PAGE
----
We make a lot of things.  We just do it with far fewer people than we used to.


And that is the great increase in manufacturing productivity. We don’t need as many people to makes things as we used to.  That’s a good thing, so people can be released to more productive uses.

Labor productivity is a squishy thing, though.  Measuring labor productivity in manufacturing is relatively easy, because the output and its value is easily measured.

With services, the same calculation can be done: output/revenue per worker, but it doesn’t have the same punch, because goods produced have mostly the same quality, but the quality of services varies widely.

But maybe we can look at this a different way.  Even though it is not easily measurable, what if the right thing to value is not production, but happiness, health, or freedom?

Services provide value, or people would not pay for them.  Facebook exists because it allows people flexibility and facility of communicating with many people.  It makes money from ads that are targeted off of data collected from users.

Many people like using Facebook.  It is a large part of their lives.  For most it is not a part of their work, but a part of their recreation.  Recreation is valuable, and people use their extra time as suits them best.  Keeping “friends” informed on what you are doing and thinking has subjective value to those who do it.

Services make life easier, and sometimes make manufacturing more productive.  The consultant that reviews a factory’s activities, and submits a report to enhance productivity did not make anything, but made producing things less expensive.

Having more people employed in services is not a weakness.  As productivity increases, we need fewer people for extraction and production, and this is true globally.  Manufacturing employment is falling globally.  So is agricultural employment.  As a result, we have many people available to tailor services that make our lives richer.  We don’t just need goods; we need help.  In that way, the service economy is not a waste, but closer to what we need than “goods.”

I know this is not erudite, complete, whatever.  I am comfortable (absent major war), that the “lack of manufacturing” in America is not true, and even if true, is not a problem.  So relax, and enjoy the good life you have in America, with all the help that is available at a price.

By David Merkel, CFA of Aleph Blog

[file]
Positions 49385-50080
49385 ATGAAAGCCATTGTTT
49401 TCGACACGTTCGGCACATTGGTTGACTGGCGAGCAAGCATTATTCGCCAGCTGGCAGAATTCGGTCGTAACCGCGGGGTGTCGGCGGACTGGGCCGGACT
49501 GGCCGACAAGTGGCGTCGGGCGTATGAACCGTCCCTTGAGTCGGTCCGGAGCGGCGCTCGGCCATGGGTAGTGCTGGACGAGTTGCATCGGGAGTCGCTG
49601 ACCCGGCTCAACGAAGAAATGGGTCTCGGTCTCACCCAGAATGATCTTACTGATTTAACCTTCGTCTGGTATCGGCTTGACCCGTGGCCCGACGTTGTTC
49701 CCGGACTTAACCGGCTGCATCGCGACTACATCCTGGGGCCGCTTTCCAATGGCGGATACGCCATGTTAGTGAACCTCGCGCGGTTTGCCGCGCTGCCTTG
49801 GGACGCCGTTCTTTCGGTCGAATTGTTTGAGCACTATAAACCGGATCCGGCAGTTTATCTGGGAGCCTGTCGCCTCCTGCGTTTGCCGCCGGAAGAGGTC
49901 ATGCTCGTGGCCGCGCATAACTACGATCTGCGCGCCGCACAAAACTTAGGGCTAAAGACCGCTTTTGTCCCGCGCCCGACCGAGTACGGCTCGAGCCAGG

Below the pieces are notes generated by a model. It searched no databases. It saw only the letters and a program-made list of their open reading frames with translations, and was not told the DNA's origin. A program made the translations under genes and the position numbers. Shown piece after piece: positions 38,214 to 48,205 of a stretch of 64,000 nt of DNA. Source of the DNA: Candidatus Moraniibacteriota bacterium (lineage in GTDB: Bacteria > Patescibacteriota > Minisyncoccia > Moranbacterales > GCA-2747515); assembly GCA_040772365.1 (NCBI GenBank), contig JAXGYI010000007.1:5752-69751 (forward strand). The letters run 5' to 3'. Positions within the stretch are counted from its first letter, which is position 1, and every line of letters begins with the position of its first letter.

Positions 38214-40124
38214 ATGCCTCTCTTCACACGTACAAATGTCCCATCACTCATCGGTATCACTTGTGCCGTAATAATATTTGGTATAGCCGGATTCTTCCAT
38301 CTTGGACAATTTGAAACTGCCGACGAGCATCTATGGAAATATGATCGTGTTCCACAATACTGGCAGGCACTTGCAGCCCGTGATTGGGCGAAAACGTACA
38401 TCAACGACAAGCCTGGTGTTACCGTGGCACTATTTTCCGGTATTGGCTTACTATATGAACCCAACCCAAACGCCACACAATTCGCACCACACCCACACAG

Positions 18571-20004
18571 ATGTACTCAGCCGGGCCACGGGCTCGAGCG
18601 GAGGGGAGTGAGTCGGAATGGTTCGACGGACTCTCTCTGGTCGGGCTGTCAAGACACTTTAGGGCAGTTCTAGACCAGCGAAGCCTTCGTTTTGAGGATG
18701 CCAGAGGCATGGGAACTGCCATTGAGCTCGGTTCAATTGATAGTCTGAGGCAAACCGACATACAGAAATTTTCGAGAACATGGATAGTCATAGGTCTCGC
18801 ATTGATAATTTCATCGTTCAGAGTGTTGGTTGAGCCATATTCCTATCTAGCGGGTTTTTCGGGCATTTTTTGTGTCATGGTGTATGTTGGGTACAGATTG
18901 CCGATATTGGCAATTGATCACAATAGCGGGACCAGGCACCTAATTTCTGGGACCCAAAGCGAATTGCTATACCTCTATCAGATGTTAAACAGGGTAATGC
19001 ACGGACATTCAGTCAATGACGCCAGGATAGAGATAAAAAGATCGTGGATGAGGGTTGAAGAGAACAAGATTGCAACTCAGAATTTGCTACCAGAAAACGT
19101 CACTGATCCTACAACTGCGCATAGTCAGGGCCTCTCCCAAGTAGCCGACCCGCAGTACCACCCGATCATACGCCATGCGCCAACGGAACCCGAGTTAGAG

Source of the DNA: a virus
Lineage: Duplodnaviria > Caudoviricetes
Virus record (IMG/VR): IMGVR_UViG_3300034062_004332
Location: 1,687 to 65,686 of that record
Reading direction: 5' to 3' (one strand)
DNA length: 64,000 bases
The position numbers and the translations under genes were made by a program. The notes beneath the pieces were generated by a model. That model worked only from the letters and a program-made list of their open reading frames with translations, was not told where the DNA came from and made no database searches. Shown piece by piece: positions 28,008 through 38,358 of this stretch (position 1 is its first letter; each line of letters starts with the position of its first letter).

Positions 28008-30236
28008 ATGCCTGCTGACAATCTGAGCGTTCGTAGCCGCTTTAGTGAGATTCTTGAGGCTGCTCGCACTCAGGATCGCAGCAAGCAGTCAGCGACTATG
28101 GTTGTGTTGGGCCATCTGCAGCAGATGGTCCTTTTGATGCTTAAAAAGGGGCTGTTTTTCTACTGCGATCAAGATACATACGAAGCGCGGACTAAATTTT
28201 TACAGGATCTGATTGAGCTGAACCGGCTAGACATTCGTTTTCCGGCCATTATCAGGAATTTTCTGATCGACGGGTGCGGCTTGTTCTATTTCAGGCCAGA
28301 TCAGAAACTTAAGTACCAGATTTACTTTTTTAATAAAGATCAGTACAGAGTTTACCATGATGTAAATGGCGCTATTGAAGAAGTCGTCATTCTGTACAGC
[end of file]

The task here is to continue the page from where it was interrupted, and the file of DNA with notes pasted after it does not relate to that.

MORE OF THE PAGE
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David J. Merkel, CFA, FSA — 2010-present, I am working on setting up my own equity asset management shop, tentatively called Aleph Investments. It is possible that I might do a joint venture with someone else if we can do more together than separately. From 2008-2010, I was the Chief Economist and Director of Research of Finacorp Securities. I did a many things for Finacorp, mainly research and analysis on a wide variety of fixed income and equity securities, and trading strategies. Until 2007, I was a senior investment analyst at Hovde Capital, responsible for analysis and valuation of investment opportunities for the FIP funds, particularly of companies in the insurance industry. I also managed the internal profit sharing and charitable endowment monies of the firm. From 2003-2007, I was a leading commentator at the investment website RealMoney.com. Back in 2003, after several years of correspondence, James Cramer invited me to write for the site, and I wrote for RealMoney on equity and bond portfolio management, macroeconomics, derivatives, quantitative strategies, insurance issues, corporate governance, etc. My specialty is looking at the interlinkages in the markets in order to understand individual markets better. I no longer contribute to RealMoney; I scaled it back because my work duties have gotten larger, and I began this blog to develop a distinct voice with a wider distribution. After three-plus year of operation, I believe I have achieved that. Prior to joining Hovde in 2003, I managed corporate bonds for Dwight Asset Management. In 1998, I joined the Mount Washington Investment Group as the Mortgage Bond and Asset Liability manager after working with Provident Mutual, AIG and Pacific Standard Life. My background as a life actuary has given me a different perspective on investing. How do you earn money without taking undue risk? How do you convey ideas about investing while showing a proper level of uncertainty on the likelihood of success? How do the various markets fit together, telling us us a broader story than any single piece? These are the themes that I will deal with in this blog. I hold bachelor’s and master’s degrees from Johns Hopkins University. In my spare time, I take care of our eight children with my wonderful wife Ruth.